“I’d be delighted to see you and talk about your new young author … I’m here nearly every late afternoon.”

March 11, 1938 from 42 West 58th St., New York to Miss Allen, Oteen, N.C.
“I almost never answer letters of either congratulations or condolence at such length, but I liked immensely the spirit of your letter.”

“Apr. 2 (not 1) 1939” to John Craven
A humorous look at Hollywood: “Mighty simple folks here, John. Mebbe ye think they’re too simple … And look! There’s that young Spencer Tracy, they just took onto the section gang — Had a fight with the boss, Gable, today. Yessir, simple uncouth folks … But don’t ye be fooled, John. Their hearts are just as warm as Cal Coolidge’s …”

Jan. 13, 1940 from New Orleans to Miss Wisner
“I’m afraid I shall not be here when you arrive.”

Jan. 22, 1940 from New Orleans to William Shaw, Oxford, Ohio
“I’ve never had any real trouble with censorship, yet I see its hand heavy on the movies. But I suspect that censorship is an eternal trait of all human society of any sort, & never defeated for more than a few moments.”

Nov. 18, 1940 from 148 East 48th St., New York to Keith Baker, Rochester, Minnesota
Lewis cannot autograph his books: “Perhaps you can paste this letter in one of them as a substitute.”

Nov. 26, 1940 from 148 East 48th St., New York to Blanche Knopf, Alfred A. Knopf, Inc., New York
He cannot recommend any of his pupils from the University of Wisconsin.

Dec. 3, 1940 from 148 East 48th St., New York to Mrs. Henry Holt
“I’d be delighted if it were only possible to send you a copy of my speech on the radio (my only feat of the sort, so far) … but I haven’t one …”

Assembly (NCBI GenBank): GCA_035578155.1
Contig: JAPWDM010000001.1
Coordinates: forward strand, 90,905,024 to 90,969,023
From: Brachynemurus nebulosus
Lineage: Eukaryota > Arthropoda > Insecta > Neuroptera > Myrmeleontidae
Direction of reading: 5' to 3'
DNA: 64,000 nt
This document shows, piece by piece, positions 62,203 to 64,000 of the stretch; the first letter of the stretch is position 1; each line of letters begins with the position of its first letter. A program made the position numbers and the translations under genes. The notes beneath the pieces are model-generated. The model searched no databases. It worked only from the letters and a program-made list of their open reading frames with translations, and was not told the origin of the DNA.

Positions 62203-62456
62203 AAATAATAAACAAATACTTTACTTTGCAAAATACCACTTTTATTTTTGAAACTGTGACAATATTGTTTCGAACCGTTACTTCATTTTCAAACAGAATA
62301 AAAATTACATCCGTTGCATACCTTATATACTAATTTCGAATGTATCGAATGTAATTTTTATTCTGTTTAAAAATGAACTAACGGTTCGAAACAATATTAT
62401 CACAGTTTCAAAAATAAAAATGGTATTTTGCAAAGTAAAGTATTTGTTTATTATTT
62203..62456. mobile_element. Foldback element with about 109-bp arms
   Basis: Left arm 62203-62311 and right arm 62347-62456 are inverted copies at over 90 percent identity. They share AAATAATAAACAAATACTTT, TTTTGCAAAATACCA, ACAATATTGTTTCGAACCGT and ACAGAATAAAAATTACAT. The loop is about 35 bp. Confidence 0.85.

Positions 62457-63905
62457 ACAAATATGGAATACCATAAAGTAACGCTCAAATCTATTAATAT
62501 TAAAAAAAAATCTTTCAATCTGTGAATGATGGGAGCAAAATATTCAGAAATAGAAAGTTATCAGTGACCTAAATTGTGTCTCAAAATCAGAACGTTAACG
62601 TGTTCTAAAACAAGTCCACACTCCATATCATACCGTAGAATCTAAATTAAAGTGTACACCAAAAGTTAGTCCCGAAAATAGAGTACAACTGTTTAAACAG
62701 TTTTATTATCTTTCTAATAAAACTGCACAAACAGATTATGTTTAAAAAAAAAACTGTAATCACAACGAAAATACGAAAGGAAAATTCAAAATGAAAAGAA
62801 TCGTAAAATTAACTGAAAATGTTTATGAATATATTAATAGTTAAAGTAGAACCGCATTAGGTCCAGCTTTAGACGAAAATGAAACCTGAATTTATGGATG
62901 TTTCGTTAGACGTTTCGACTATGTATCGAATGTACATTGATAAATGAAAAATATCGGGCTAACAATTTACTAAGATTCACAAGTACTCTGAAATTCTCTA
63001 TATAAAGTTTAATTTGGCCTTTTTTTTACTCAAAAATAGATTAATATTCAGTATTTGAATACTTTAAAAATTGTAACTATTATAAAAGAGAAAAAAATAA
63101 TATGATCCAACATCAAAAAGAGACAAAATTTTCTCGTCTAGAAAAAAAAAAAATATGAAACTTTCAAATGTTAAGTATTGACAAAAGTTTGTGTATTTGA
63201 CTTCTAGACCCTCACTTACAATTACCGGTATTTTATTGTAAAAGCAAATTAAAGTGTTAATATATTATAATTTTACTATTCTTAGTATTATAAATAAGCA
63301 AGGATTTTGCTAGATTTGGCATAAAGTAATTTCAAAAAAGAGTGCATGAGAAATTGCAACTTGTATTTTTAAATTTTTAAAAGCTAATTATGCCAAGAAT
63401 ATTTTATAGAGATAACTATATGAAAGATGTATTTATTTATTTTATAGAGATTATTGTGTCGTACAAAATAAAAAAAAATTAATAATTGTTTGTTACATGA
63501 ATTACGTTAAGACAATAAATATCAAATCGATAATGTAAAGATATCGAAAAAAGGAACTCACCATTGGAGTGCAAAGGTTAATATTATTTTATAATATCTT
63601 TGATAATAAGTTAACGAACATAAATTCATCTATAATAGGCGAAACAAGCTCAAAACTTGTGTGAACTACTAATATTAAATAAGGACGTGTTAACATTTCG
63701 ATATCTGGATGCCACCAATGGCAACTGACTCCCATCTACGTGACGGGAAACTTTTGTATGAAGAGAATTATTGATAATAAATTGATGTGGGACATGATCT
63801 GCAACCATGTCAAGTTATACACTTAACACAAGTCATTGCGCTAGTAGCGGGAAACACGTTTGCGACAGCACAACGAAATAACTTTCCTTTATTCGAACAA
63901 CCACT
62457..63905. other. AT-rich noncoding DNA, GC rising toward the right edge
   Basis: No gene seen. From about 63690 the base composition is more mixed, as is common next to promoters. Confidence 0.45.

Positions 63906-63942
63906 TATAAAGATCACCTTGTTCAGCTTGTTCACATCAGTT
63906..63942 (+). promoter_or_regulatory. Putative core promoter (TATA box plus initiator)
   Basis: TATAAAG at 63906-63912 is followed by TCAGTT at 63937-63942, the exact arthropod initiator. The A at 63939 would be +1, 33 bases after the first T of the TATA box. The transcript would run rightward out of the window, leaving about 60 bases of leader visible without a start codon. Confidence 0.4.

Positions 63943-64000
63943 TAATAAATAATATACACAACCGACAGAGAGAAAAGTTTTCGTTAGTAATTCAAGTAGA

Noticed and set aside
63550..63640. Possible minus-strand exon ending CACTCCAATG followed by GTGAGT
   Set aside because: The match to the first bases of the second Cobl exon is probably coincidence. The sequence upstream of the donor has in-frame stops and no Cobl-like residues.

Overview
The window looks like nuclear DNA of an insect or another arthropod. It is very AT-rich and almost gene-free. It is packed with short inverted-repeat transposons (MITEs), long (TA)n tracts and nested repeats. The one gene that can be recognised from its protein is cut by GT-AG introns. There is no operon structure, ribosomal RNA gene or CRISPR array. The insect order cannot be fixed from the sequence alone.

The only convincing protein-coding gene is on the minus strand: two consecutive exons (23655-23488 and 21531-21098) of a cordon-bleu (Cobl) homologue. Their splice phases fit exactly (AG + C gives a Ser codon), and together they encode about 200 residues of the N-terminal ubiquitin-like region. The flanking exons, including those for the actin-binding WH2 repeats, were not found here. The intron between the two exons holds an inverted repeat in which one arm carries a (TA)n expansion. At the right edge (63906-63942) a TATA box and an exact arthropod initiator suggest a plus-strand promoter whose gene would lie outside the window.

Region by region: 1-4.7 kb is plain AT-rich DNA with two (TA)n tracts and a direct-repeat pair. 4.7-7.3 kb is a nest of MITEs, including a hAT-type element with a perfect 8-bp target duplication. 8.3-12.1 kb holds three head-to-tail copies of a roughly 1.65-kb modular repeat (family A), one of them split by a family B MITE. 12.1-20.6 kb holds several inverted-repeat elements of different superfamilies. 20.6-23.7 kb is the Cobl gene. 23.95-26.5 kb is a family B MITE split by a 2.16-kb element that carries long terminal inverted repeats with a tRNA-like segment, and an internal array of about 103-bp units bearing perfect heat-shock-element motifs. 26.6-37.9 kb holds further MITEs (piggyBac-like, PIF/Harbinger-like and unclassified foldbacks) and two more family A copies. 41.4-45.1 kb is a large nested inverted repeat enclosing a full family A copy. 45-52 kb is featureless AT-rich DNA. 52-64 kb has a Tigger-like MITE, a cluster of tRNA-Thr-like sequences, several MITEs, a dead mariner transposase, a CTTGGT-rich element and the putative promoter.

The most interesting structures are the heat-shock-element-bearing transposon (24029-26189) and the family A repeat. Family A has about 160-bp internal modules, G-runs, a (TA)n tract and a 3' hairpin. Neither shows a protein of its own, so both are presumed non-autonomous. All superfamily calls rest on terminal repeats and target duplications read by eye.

May 2, 1943 from 300 Central Park West, New York to Mr. Sanders
He has recommended that the Readers Club re-publish Ramon Guthrie’s Marcabrun, but they have not been able to locate a reading copy.

Sept. 25, 1943 from 300 Central Park West, New York to Addison Lewis, Minneapolis, Minn.
“I’m back from Hollywood … I’m glad to be back in the crisper and more energetic climate of NYC.”

Feb. 10, 1944 from 300 Central Park West, New York to Addison Lewis, Minneapolis, Minn.
He has been working on Cass Timberlane, and is recovering from 3 weeks of the flu, “during which I read all the books that have ever been published.”

June 17, 1944 from 2601 East 2nd St., Duluth, Minn. to Addison Lewis, Minneapolis, Minn.
“I was glad to see your scrawl on the idiotic pamphlet. When are you coming up this way?”

Feb. 14, 1945 from 300 Central Park West, New York to Lewis Mumford
“Uncle Dudley arrived safely…” (My Uncle Dudley by Wright Morris, pubished in 1942)

April 8, 1945 from 300 Central Park West to Addison Lewis, Minneapolis, Minn.
Lewis plans to meet him in Minneapolis: “On Apr. 20, I start driving …”

April 14, 1945 from 300 Central Park West, New York to John Aschemeier, New York
He enjoyed the caricature; “I don’t actually look quite so vinegary.”

July 10, 1946 from Thorvale Farm, Williamstown, Mass. to William Targ, The World Publishing Co., New York
Lewis is pleased with the Living Library edition of Main Street, and makes some corrections.

Sept. 6, 1946 to Loew’s, Inc., New York
He has renewed the copyright to Willow Walk; he confirms that they still have the rights.

May 18, 1947 from Thorvale Farm, Williamstown, Mass. to Harrison Ryan, Santa Barbara
“I miss Hazel and you very much — am really homesick for you and Santa Barbara. But I am working hard and the hills here are even more beautiful than yours. Barny Conrad, who is due tomorrow, wrote me that he had some fine chess games with you I shall expect him to be a master when he arrives. I have had a few games, particularly with a neighbor who is a lawyer and therefore, as you will understand, no good at anything so subtle as chess.”

Dec. 27, 1947 from Thorvale Farm, Williamstown, Mass. to Harrison and Hazel Ryan, Santa Barbara
“I miss you! It’s beautiful here, all silver and pine-green, but I want to see you & your sun again!”

Wednesday, no date, to Charles H. Joseph
“I quite see your point about the Y.M.H.A. [Young Men’s Hebrew Association] …”

Sept. 29, no year, from the Hotel Algonquin, New York to Marty
“I’m pleased as hell … and flattered that you would like to do a portrait of me. But it will have to wait …”